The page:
Jul 30, 2017

How does medicine make progress?

As a music major in college we studied among other topics music history, theory, harmony, and performance. I would say this provided a strong background in which to base not only our performance but also our knowledge of how music works. A person can still play music without knowing these, but even if done well that is just mere competence without comprehension. I am grateful to have received a music education that provided tools which allowed me to independently examine my performance and that of others. We were not made theoreticians or historians, but this background knowledge provided a common language with which to examine our private practices, group practices, and music works in history. A person can memorize solos from great musicians and even learn how to improvise over the chord changes of a tune, but that doesn't imply they know the context of a piece of music or even why it works. Learning theory, harmony, history in the context of present and historical performance is not an academic exercise in the abstract, but essential components to understanding music as a profession.

It was interesting then to find that the medical curriculum doesn't place strong emphasis on subjects such as the history of medicine, philosophy of medicine, or subjects pertaining to the understanding how medicine and science work. Reading the history of science and medicine we can find evidence of significant progress and failures, learning about these can illuminate understanding about the why of our current practices. But this is not emphasized in the curriculum and this, I believe, makes it difficult to understand and communicate how medicine makes progress and the rationale of its current practice. One of the major contribution to the history and philosophical progress in the practice of medicine was the Flexner Report. Unfortunately, its contributions continue to be misinterpreted (PMID 20107341) by many to this day. I don't know the exact cause of its misinterpretation, but I would guess it is related to how little the history and philosophy of medicine are emphasized in medical education. Flexner emphasized mastery of the scientific method, exactly what the scientific method is continues to be debated, a debate which also includes the demarcation between science, pseudoscience, and non-science. Although not a philosopher or a scientist, Abraham Flexner was an educator well aware of the scientific attitude and the advances and contributions from science and philosophy. Later in life Flexner founded the Institute for Advanced Studies, an institution that promotes academic freedom and independent-curiosity driven research. He also helped many scientists, including Albert Einstein, come live in the United States.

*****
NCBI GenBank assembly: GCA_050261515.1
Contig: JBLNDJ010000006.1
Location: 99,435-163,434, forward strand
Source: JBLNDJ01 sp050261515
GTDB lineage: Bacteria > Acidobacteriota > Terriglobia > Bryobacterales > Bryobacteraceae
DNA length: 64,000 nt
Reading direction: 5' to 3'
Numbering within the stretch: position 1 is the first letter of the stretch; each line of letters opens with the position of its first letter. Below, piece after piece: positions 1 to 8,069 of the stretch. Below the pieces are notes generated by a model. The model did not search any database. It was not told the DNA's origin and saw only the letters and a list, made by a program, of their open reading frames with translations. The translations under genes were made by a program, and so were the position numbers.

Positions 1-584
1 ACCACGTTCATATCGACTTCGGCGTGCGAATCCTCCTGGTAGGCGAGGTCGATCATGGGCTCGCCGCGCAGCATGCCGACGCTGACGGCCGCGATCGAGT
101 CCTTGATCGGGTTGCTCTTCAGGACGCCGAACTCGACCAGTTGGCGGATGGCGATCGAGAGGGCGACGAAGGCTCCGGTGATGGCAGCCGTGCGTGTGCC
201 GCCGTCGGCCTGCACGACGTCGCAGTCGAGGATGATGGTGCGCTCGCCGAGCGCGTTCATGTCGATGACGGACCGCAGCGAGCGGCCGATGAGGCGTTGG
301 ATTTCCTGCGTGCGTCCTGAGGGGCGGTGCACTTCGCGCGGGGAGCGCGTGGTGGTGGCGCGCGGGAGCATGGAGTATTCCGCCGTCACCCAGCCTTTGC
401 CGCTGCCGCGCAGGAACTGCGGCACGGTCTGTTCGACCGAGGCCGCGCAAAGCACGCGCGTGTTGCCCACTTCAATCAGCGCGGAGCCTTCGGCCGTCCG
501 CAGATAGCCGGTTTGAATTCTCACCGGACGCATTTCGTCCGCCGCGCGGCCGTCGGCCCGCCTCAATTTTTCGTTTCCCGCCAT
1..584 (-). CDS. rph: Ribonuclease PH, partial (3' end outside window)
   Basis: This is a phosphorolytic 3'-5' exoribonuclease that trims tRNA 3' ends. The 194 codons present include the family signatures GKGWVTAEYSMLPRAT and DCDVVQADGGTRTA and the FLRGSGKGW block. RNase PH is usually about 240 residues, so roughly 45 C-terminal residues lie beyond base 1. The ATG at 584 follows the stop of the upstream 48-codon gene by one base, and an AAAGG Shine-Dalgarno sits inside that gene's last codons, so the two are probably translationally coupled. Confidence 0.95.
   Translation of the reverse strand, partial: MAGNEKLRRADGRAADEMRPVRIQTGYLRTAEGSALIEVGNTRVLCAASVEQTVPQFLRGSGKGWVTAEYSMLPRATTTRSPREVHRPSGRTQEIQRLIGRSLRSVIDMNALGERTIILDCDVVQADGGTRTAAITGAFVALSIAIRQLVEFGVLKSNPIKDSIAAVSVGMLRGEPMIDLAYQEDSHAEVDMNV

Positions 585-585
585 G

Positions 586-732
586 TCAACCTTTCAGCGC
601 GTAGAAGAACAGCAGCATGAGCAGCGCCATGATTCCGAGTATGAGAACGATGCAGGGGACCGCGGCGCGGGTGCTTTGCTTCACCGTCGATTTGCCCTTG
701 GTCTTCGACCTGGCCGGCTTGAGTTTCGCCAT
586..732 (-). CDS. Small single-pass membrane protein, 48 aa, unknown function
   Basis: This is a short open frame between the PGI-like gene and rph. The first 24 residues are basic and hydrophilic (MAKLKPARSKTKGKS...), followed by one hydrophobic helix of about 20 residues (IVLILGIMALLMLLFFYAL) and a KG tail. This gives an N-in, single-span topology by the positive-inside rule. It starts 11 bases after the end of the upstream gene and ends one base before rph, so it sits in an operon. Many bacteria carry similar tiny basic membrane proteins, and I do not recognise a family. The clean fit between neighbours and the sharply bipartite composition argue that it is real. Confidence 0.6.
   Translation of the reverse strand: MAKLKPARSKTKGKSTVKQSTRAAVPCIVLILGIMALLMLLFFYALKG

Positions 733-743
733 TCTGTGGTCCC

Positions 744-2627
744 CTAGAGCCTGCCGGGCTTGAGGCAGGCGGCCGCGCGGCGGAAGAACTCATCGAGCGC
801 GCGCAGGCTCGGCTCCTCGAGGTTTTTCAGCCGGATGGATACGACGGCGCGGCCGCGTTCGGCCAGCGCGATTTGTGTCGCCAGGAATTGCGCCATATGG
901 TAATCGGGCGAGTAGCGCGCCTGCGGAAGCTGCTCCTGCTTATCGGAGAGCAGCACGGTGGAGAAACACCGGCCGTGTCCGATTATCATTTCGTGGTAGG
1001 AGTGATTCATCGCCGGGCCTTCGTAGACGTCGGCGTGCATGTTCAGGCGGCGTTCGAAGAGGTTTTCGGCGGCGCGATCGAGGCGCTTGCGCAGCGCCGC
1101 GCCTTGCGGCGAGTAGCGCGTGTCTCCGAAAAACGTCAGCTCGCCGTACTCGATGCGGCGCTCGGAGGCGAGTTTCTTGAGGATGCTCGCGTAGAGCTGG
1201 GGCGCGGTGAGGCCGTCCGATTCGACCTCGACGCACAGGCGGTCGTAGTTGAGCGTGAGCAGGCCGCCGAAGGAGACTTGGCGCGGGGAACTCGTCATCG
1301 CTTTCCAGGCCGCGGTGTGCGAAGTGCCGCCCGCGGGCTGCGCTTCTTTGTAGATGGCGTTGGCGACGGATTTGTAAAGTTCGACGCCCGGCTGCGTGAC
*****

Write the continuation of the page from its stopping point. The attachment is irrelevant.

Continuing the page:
As mentioned before, what science is and how it works continue to be frequently debated, especially amongst scientists, historians, and philosophers. One of the most cited and well-respected philosopher on this subject is Karl Popper, who determined that criticism is one of the most important habits in science and the progress knowledge. Although his work was not around when Flexner worked on his report they both drew their conclusions from scientists and philosophers. They both learned that science was the most successful knowledge-seeking human endeavor when it comes to understanding how the world works. Karl Popper wrote:

Although I shall confine my discussion to the growth of knowledge in science, my remarks are applicable without much change, I believe, to the growth of pre-scientific knowledge also-that is to say, to the general way in which men, and even animals, acquire new factual knowledge about the world. The method of learning by trial and error-of learning from our mistakes-seems to be fundamentally the same whether it is practised by lower or by higher animals, by chimpanzees or by men of science. My interest is not merely in the theory of scientific knowledge, but rather in the theory of knowledge in general. Yet the study of the growth of scientific knowledge is, I believe, the most fruitful way of studying the growth of knowledge in general. For the growth of scientific knowledge may be said to be the growth of ordinary human knowledge writ large (as I have pointed out in the 1958 Preface to my Logic of Scientific Discovery).